This affected surgery as well as general health. After the sanctions began, lack of food caused more health problems. Malnutrition became a new load on the hospital system, while the system itself had less medication and equipment than in the past.
To compound the difficulties, winter in Kurdistan is very cold. Kerosene was the main means of heating, but the Iraqi government only allowed kerosene in three Kurdish cities. Elsewhere it was snowing and we had no means of heating our homes.
If people with ingenuity tried to bring ten or twenty liters of kerosene from areas under Baghdad government control to areas without fuel, the fuel was taken away from them. People tried carrying such weight on their backs to get through checkpoints; sometimes they succeeded, sometimes they did not. One person had the oil poured on him and set alight; he became a human torch to deter others.
Imagine if you had no access to products from another city in your country! The internal sanctions against the Kurdish people were even more severe than the international sanctions. We couldn’t buy dates legally. People risked their lives to bring dates from one part of Iraq to another. We couldn’t have tomatoes in Erbil, although in the Mosul area, not more than an hour away, there were greenhouses where they grew tomatoes.
The general sanctions continued until the fall of the Saddam regime in 2003.
However you should know that the sanctions fell on the people – the innocent Iraqi people – not the regime. Saddam Hussein and his allies could buy all kinds of alcohol, cigarettes and so on – anything that they wanted, in fact, the very best of everything. They did not suffer from the sanctions.
The sanctions imposed on the Iraqi people by the so-called “greatest nation on Earth,” the United States of America, killed very many people, not only by bombs and bullets, but also by starvation, malnutrition, exhaustion, unavailable medicine; children died for lack of food and medicine. What is described is in fact a huge war crime.
[In a 1996 CBS 60 Minutes interview, Madeleine Albright was asked by Leslie Stahl if the deaths of 500,000 children during sanctions were a price worth paying. Albright responded, “I think this is a very hard choice, but the price – we think the price is worth it.”]
There were also Kurds and Iraqi people who killed themselves in desperation, because they couldn’t provide enough for their families. Their names are not added to the list of victims. Then there are the people who borrowed money from others that they couldn’t pay back; they were humiliated and threatened and often driven to suicide.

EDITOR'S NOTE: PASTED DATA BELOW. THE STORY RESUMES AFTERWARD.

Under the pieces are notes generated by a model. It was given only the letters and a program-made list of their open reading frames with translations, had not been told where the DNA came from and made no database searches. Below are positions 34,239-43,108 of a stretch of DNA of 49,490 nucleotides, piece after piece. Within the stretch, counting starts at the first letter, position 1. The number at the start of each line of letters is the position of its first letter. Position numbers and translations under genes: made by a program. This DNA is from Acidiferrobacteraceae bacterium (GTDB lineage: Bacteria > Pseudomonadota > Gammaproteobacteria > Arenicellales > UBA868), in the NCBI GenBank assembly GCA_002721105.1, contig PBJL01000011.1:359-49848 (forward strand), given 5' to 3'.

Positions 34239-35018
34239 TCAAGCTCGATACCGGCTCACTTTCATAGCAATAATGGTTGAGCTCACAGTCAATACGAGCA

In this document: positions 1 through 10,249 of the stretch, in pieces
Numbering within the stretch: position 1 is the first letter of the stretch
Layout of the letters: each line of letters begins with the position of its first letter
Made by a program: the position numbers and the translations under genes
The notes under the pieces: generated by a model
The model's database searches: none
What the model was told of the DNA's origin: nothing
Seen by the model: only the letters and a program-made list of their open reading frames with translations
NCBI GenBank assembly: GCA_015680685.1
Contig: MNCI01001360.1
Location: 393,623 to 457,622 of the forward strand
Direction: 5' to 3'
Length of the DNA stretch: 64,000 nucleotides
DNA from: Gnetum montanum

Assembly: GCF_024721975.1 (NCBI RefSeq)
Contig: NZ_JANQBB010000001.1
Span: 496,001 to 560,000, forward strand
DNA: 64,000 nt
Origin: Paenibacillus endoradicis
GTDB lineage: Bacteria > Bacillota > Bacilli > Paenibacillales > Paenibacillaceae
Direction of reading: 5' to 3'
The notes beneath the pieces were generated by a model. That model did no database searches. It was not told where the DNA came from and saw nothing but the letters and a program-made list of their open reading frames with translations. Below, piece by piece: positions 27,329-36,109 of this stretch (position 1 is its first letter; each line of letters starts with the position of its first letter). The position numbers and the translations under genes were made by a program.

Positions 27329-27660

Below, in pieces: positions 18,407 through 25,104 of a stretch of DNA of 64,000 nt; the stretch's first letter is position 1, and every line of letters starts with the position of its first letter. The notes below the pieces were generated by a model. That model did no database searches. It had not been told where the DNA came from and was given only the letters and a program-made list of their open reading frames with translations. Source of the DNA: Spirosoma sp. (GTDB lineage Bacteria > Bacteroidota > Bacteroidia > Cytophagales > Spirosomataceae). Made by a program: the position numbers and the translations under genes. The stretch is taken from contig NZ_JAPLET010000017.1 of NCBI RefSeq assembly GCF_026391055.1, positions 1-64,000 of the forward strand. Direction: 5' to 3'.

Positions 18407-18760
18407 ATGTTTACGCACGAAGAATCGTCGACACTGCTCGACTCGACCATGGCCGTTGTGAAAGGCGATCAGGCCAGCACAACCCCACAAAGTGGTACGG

From the beginning we knew that the sanctions did not change the regime: it didn’t become less violent because of the sanctions! They had weapons to use against the Iraqi people, they used them, and they hurt us.
It does not make sense except as a dirty political game. Ostensibly it was about the invasion of Kuwait, making sure that Saddam did not attack other countries and use the Weapons of Mass Destruction that Saddam was supposed to have stored somewhere. The US only needed to sanction the weapons industry.
Yet what the US did was to block vital medicine and food from coming into Iraq, endangering the lives of innocent Iraqi people and leading to hundreds of thousands of deaths from malnutrition and lack of medical care.
A traumatized person with no opportunity for healing, and no access to counseling, cannot see clearly. He sees everything with “US” printed on it and hates the US. He thinks the only opportunity for revenge is through military action. If you go into countries like Iraq, Afghanistan, or the many other countries that have suffered from US policies, carrying your US passport can put your life in danger because of the inhumane actions of the US government.
[Polls by the Gallup, Pew, and other organizations consistently, at least since 2013, indicate that a majority of people in other countries consider the US as the greatest threat to world peace. In addition, many former and current military generals and officers have repeatedly stated that US policies implemented in Muslim countries create more terrorists than they deter.]
Raising awareness enables people to say “No” to injustices. This is what we can do. Sharing these stories is our way of warning the world about the often untold, unseen human consequences of sanctions.
Hero Anwar Brzw was born on May 25, 1971 in Sulaymaniyah in Kurdistan, Iraq. She got her bachelor’s degree in civil engineering in 1992 at Salahaddin University in Erbil, Iraq. She is the Deputy Country Director for REACH(Rehabilitation, Education and Community Health) in Iraq.
Gayle Morrow is a volunteer writer and researcher for World BEYOND War, a global, grassroots network advocating for war abolition. Gayle assisted with light editing and proofreading on this story.
This collaborative work was the result of many volunteers’ input in the transcribing and editing process. Thanks to the many unnamed World BEYOND War volunteers who helped make this piece possible.